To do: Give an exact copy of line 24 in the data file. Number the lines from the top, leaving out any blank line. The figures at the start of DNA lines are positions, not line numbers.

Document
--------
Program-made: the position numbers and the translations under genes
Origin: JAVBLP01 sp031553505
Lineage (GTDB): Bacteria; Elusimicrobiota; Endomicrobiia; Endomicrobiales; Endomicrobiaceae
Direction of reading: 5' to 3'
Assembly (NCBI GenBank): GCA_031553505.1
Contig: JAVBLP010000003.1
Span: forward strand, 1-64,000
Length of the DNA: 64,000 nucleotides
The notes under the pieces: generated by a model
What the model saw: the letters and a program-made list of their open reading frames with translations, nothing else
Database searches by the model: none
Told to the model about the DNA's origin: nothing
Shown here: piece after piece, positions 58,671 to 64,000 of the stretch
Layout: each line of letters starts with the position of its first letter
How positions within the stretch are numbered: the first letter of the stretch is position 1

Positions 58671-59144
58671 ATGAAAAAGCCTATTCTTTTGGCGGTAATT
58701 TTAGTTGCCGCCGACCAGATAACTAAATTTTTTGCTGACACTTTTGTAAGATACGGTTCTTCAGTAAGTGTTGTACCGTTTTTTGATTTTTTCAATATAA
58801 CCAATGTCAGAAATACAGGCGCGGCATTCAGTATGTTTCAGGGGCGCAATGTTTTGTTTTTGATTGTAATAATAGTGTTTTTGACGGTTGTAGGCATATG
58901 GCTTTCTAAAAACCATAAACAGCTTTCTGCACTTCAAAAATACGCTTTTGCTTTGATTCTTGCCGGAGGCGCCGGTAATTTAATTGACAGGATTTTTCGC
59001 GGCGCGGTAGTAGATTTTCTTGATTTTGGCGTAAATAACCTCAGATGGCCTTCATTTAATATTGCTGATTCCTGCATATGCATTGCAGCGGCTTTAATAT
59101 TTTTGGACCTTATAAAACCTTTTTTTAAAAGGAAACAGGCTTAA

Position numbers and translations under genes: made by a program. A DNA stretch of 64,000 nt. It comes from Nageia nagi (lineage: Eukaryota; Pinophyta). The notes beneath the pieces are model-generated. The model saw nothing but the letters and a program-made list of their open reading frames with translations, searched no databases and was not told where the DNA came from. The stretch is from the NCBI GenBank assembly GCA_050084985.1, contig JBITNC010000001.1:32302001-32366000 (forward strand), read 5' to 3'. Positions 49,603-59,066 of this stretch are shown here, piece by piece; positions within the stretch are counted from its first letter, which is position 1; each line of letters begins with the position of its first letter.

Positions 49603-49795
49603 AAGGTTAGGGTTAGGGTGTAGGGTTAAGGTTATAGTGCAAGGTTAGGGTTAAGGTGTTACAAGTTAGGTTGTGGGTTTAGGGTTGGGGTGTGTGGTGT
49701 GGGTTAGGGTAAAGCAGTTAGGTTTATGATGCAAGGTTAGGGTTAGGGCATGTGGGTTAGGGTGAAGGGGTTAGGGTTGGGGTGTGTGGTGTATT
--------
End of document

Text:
Positions 49603-49795